Fort Logan National Cemetery
My parents are here, my father’s name and rank on one side of the headstone, and my mother’s name on the reverse. 2005 was my last visit there, and I don’t suppose that I will visit the site again now that I have moved so very far away.
Like most, I miss my parents, and that sense of loss comes at very odd times. Usually when my soul is quiet and my mind at rest. I am now steeled with the loss, and the last time I was there, the tears had dried, with only a lonely hole in my psyche where they once stood.
What did cause me to weep was a small band of Viet Nam vets who walked through the headstones, unerringly going from one grave of a fallen comrade to another, all clad in tattered black vests with unit patches and the black flag of MIA’s affixed to them. They silently stood at each stone with heads bowed for what seemed to be an eternity, then moved on through the sea of white stones to the next grave.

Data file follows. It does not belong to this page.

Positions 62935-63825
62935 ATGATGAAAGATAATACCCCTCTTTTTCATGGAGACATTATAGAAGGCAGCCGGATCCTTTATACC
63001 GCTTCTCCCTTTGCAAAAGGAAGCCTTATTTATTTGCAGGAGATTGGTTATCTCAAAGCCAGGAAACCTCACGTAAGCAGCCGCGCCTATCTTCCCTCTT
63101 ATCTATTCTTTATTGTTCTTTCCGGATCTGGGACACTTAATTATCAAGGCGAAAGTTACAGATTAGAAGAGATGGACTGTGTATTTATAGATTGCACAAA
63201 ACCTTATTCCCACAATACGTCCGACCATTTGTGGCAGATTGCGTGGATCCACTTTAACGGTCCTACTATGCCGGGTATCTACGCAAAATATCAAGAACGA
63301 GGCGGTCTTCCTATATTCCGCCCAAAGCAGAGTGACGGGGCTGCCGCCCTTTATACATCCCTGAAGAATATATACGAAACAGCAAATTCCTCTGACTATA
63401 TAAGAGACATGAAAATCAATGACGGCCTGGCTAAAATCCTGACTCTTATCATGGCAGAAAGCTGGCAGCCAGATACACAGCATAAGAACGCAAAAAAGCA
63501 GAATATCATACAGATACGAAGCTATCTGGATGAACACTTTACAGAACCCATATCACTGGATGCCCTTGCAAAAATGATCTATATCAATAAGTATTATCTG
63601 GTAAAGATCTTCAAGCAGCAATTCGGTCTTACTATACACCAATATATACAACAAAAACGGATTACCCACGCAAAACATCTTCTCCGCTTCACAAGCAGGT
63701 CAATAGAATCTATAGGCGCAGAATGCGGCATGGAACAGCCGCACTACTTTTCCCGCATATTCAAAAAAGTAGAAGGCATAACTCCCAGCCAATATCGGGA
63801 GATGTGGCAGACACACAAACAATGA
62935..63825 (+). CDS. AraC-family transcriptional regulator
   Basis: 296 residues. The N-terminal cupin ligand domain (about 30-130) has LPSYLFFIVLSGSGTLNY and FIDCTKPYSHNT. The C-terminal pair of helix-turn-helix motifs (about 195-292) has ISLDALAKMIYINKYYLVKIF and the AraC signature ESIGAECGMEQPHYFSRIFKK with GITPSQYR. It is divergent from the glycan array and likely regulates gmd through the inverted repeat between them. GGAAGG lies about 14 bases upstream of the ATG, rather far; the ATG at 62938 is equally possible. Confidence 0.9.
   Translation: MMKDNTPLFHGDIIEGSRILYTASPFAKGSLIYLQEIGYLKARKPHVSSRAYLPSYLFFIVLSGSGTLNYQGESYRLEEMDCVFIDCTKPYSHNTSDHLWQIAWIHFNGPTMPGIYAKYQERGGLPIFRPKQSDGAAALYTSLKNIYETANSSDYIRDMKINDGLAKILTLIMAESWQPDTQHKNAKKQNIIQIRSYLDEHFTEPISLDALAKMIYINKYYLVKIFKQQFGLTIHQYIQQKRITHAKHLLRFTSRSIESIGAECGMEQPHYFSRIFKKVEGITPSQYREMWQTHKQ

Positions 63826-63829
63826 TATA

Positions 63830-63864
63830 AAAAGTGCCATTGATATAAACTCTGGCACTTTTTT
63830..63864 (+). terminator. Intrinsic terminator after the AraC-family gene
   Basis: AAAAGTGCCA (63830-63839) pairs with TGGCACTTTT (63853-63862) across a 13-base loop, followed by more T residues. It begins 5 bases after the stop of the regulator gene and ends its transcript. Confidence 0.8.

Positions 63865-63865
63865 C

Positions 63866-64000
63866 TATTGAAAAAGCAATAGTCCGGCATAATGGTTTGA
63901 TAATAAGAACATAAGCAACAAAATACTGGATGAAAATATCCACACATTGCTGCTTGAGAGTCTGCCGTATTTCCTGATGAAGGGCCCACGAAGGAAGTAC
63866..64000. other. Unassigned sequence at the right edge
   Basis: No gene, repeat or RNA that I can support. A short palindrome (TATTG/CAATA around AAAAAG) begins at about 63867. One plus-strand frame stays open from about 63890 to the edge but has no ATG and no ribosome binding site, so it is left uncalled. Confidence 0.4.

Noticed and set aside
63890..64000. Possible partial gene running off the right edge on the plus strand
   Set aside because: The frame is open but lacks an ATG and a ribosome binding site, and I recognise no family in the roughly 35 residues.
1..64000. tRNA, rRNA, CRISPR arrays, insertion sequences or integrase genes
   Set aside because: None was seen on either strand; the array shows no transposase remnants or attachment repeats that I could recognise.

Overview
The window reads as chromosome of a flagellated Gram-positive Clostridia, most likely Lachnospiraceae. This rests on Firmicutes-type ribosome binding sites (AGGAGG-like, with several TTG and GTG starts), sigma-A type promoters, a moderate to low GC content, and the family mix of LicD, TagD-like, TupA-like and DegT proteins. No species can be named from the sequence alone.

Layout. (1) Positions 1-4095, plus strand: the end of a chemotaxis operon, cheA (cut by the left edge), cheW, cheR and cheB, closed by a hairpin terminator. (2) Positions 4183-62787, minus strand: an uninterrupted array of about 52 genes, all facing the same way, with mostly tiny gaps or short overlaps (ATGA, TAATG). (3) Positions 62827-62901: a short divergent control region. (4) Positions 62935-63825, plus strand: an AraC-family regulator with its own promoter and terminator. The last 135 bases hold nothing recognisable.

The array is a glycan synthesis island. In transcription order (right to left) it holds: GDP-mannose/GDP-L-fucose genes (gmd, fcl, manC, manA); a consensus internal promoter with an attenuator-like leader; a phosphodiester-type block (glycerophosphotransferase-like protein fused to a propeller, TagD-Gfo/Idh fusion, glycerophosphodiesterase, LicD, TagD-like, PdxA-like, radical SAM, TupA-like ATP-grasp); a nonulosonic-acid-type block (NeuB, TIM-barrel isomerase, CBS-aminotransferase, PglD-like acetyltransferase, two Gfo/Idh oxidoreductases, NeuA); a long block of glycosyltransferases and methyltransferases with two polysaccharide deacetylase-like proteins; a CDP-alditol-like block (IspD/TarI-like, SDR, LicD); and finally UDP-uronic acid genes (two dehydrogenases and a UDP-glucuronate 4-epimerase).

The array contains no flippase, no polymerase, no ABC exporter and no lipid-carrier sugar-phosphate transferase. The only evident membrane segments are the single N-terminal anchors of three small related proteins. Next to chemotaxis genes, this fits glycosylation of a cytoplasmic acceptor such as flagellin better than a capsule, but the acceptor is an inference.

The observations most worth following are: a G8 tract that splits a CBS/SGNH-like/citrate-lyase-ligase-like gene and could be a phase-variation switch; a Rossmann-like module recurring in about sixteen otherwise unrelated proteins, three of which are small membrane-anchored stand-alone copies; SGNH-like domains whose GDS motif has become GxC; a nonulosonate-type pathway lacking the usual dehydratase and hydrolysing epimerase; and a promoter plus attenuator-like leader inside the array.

I am not a Viet Nam vet. I am a Viet Nam *era* vet. A big difference. But I knew so many of them, and grew up with a few of them. A sizable number of them came home in metal caskets. A few more were missing. Those of them who did come home came to the catcalls of an ungrateful political faction that I have not forgiven to this very day.
I wept. Not the tears of grief and sorrow, however. But the tears of impotent rage …